To manage risk in their pensions, an increasing number of plan sponsors have adopted glidepath de-risking strategies that shift assets out of equity-like investments into liability hedging fixed income as the plan’s funded status improves.
While most plan sponsors understand the benefit of controlling a pension plan’s financial risk by adopting these strategies, some have hesitated to make allocation shifts because of the perceived impact on the company’s earnings.
Here we summarize some of the benefits of de-risking on a glidepath and illustrate that the impact on net income could actually be minimal or positive.
Glidepath strategies for pensions typically have high allocations to high returning but volatile equity-like investments at lower funded levels to help drive asset growth. These strategies shift a portion of those assets into fixed income investments that are highly correlated with plan liabilities as the funded status improves.
By adopting a glidepath, the plan sponsor can:
- Reduce the volatility of the plan’s funded status as the plan de-risks, which translates to less volatile contributions as well as balance sheet and administrative costs, such as Pension Benefit Guaranty Corporation (PBGC) premiums
- still earn potential excess returns at low funding levels to help close the funding gap due to the gradual nature of the de-risking (that is, higher equity allocations maintained until funding levels improve)
- minimize potential trapped surplus for frozen plans, which results when the plan has excess assets that cannot be pulled out of the plan dollar for dollar at termination
- build market timing decisions into the investment strategy by using market-sensitive funded status triggers versus using a plan sponsor’s judgment to time asset allocation changes.
Generally speaking, equity-like investments have higher projected returns than fixed income investments. By adopting a glidepath, future expected returns for the portfolio are expected to decline when funded status improves as part of the de-risking process. A reduction in expected return on assets (EROA), which gets used in the pension expense calculation, could mean higher pension expense or lower net income when considered in a vacuum. However, we recommend plan sponsors consider the path to de-risking plus the dollar impact (versus a reduction in EROA as a percent of plan assets) and the potential benefits from reducing funded status risk.
Table 1: Hypothetical Scenario
|Current State||Future State|
|1. Assets (millions)||80||100|
|2. Liabilities (millions)||100||100|
|3. Funded Ratio (1)/(2)||80%||100%|
|4. Equity Allocation||70%||30%|
|Expected Return Impact (5) x (1) (millions)||(5.2)||(5.0)|
Glidepath example above is hypothetical in nature and for illustrative purposes only. Results are based on the above‑stated assumptions. Actual results may vary significantly. Hypothetical results have inherent limitations because they are not based on actual transactions, but are based on various assumptions or past and future events, which can be influenced by hindsight.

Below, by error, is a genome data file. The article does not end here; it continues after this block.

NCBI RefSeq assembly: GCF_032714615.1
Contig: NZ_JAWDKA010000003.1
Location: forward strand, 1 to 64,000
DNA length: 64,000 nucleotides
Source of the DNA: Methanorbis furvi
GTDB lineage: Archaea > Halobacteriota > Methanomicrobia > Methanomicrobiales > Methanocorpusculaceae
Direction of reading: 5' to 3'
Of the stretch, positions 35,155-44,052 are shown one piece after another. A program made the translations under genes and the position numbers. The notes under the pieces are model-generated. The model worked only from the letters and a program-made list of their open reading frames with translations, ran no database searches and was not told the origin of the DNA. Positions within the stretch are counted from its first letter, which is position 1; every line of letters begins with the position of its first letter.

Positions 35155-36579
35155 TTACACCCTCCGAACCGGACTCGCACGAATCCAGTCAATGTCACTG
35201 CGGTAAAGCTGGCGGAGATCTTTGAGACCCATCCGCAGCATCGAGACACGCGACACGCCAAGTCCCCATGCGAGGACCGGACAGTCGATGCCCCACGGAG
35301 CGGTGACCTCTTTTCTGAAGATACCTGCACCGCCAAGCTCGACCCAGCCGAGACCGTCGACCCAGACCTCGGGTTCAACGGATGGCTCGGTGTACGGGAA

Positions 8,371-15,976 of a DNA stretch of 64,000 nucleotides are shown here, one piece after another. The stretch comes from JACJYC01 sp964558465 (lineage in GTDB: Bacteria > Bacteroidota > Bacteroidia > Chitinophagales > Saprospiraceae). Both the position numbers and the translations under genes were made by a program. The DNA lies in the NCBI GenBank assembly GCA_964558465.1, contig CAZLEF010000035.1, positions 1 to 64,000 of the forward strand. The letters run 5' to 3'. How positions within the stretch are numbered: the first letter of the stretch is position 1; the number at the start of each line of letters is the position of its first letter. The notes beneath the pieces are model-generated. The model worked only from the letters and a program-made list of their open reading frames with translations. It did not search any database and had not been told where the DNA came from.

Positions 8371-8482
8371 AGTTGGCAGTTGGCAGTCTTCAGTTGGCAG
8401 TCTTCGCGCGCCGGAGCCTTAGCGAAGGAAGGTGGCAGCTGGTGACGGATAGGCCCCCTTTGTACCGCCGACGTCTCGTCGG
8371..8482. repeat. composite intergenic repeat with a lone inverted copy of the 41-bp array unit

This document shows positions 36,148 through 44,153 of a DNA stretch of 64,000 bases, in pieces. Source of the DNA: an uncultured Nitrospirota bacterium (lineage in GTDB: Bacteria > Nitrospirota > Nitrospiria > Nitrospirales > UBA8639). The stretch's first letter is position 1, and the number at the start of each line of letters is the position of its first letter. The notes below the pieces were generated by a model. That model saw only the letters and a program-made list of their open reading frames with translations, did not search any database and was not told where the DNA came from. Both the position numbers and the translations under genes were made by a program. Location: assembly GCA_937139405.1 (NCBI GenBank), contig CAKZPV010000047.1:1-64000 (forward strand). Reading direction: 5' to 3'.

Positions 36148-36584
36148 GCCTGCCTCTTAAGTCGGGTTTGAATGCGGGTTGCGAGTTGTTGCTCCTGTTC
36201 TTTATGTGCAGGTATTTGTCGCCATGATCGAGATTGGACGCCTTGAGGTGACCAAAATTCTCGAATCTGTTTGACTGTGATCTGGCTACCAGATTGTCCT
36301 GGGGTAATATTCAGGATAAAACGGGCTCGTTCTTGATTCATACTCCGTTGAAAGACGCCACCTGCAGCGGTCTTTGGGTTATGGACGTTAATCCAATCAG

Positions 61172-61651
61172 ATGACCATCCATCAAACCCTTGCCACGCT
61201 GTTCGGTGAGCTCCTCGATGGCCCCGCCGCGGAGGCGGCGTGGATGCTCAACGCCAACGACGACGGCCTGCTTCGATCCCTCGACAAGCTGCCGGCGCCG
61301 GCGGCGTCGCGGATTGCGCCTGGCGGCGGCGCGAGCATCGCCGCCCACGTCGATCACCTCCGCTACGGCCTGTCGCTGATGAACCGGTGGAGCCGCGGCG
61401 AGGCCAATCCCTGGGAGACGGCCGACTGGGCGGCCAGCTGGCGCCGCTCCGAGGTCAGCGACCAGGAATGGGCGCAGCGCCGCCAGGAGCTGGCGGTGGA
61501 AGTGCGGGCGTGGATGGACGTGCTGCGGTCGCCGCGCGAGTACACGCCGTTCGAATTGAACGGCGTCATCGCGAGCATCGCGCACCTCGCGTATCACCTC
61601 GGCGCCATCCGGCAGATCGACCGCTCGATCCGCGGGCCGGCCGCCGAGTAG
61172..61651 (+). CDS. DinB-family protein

To illustrate, consider the example displayed in Table 1 showing a plan that is 80% funded (current state) experiencing improvement in funding level that triggers de-risking (future state). Under this scenario, growth in the plan assets triggered de-risking the plan from 70% in equities to 30% in equities, which would indicate the EROA should be reduced from 6.5% to 5.0% for the new allocation. While the plan sponsor may have a negative view of the reduction in EROA, the increased asset base which led to de-risking mostly offset the impact of a reduction in EROA. The result is little change in the expected return component that reduces pension expense ($5.2 million benefit versus $5.0 million benefit). In addition, to keep things simple, the calculation does not consider reductions in expense that could be gained from a lower amortization of (gains)/losses, which would further improve earnings.
The example illustrates that de-risking does not necessarily hurt the company’s income statement, in particular if de-risking occurs after the plan has experienced improvement in funded status.
Also, many equity and credit analysts make adjustments to reported pension expense to back out EROA, which makes it less relevant.
Further, with recent changes to the presentation of pension expense implemented by the Financial Accounting Standards Board (moving most of the components of pension expense, like EROA, out of operating expense), the relevance of EROA has diminished, in particular for entities focused on operating margins. The EROA is even less relevant for U.S. entities that have adopted marked-to-market accounting or international companies governed by the International Accounting Standards Board.
For more information, contact Kimberlene Matthews, Director of Pension Solutions, at 312-338-8138 or email@example.com.